Slavoj Zizek. Violence: Big Ideas/Small Books. Picador, 2008.
I’m not too sure about this book. I had hoped for a more perceptive analysis of the dynamics in our contemporary world and a stronger sense of opposition to violence and guidance on how to overcome its curse. Zizek, a superstar on the current public intellectual scene is supposedly a humanist and man of the Left. He certainly does not embrace revolutionary violence like some of his European contemporaries (e.g., Alain Badiou). And he does have moments of insight (I enjoyed his dismissal of Thomas Friedman).
However, he doesn’t really give us much of substance. He litters the text with references to popular culture, impressing with his breadth of awareness but not using these references to much effect. I did read this book very quickly, hoping to get a sense of whether I should pay more attention to Zizek. I’m afraid he didn’t catch my attention or pull me further into his orbit.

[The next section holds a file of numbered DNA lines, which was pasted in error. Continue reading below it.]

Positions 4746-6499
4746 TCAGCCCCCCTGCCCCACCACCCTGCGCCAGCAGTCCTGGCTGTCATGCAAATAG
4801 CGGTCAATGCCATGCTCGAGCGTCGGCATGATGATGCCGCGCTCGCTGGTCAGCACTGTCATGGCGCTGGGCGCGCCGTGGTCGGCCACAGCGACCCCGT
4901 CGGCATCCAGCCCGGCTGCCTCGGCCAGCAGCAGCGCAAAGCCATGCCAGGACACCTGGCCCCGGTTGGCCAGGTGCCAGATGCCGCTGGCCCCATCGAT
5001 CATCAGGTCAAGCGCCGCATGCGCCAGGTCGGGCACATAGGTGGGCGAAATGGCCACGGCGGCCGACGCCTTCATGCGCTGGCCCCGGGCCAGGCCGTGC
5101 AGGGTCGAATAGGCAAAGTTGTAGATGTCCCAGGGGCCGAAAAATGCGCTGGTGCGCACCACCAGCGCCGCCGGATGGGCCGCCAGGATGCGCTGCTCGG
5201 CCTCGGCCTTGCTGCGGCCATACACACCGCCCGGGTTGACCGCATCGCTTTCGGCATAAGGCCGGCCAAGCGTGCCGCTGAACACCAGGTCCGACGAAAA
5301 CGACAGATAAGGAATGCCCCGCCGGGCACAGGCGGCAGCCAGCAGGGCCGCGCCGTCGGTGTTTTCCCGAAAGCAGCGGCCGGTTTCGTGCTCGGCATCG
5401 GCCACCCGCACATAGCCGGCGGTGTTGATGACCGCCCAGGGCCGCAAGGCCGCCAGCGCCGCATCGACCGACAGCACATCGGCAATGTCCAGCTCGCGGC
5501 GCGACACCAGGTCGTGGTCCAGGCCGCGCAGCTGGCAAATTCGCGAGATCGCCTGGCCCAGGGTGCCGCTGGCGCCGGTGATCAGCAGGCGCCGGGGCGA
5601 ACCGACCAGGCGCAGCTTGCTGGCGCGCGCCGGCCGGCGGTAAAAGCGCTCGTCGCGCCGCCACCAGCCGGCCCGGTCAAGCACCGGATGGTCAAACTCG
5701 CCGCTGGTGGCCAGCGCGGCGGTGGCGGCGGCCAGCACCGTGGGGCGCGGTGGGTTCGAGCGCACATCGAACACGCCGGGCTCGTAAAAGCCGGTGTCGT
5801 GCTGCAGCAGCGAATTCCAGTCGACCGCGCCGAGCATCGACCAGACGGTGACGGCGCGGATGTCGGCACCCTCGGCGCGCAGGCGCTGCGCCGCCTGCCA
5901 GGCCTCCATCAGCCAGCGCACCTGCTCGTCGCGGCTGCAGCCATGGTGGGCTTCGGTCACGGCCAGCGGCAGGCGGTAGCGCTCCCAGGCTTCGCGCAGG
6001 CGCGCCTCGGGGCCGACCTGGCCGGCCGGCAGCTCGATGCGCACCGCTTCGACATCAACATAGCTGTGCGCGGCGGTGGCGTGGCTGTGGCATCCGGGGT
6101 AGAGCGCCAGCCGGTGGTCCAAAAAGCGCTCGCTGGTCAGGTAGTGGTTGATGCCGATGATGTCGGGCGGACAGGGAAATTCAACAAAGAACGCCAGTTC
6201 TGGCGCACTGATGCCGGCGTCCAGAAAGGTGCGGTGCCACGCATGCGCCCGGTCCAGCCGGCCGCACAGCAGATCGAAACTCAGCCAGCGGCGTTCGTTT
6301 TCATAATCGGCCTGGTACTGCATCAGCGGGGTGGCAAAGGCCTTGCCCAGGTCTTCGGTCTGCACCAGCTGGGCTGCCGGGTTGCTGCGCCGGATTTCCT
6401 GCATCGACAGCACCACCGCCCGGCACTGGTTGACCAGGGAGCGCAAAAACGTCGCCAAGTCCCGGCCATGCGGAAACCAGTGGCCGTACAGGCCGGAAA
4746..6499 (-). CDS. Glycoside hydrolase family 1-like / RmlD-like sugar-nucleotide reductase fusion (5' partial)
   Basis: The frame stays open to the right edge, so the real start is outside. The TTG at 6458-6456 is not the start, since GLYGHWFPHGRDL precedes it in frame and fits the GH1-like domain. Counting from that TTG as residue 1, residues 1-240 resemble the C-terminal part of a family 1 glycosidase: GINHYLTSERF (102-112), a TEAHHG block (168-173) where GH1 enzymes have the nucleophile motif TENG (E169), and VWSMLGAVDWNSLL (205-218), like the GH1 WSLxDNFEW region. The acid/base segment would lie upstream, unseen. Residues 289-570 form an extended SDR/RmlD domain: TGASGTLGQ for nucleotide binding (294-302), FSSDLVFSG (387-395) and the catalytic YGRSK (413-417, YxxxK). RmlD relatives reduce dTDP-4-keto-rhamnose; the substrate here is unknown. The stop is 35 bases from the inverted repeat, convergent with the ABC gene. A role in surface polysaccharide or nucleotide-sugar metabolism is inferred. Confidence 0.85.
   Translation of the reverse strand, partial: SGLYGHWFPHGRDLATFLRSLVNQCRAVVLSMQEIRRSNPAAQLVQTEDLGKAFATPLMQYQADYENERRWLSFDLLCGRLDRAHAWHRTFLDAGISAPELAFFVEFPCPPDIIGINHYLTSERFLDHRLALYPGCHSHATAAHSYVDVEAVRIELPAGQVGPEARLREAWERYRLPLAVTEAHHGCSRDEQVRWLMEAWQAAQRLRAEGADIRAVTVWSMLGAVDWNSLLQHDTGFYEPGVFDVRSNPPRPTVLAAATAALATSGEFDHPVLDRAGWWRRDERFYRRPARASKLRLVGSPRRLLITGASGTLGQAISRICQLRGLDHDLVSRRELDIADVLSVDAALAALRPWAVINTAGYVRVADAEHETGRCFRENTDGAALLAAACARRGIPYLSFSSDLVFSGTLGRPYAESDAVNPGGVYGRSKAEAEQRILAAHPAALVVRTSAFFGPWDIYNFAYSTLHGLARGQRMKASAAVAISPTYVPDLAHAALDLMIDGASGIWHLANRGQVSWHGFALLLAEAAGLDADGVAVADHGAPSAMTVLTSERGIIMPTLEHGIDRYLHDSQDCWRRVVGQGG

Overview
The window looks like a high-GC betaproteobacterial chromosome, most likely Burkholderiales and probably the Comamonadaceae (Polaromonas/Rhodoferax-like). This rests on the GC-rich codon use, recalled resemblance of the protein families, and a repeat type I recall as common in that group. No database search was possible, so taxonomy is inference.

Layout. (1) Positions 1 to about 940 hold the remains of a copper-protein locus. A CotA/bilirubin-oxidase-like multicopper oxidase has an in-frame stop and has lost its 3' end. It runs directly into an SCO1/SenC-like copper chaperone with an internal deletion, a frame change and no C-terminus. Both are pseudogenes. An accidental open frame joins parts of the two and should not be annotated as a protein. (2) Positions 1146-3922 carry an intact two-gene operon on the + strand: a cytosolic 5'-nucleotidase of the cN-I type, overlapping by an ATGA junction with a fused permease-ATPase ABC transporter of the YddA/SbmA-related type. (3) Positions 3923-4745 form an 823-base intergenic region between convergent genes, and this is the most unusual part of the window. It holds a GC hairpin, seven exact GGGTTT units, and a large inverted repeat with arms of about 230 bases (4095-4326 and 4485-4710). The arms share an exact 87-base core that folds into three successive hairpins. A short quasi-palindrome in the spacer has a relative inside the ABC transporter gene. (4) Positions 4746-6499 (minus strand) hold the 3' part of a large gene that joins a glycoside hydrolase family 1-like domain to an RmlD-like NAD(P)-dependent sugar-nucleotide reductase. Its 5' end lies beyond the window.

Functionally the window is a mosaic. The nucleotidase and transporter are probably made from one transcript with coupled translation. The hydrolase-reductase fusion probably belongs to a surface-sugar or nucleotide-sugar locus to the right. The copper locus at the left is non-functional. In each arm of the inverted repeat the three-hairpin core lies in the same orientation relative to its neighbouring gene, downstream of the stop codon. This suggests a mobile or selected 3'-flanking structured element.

I agree although the emphasis on reflection in the face of subjective violence is an important corrective. Plus, I found I could understand Zizek’s argument which is not not be taken for granted with Zizek.
Thanks for showing me to this review, Ted. It seems that the issue for Zizek is not so much how to overcome violence, but how to overcome the wrong people doing it (namely, the elite, capitalist order). Lots to take in on this site.
Zizek is for revolutionary violence. He makes this clear in his book on Mao and Lenin.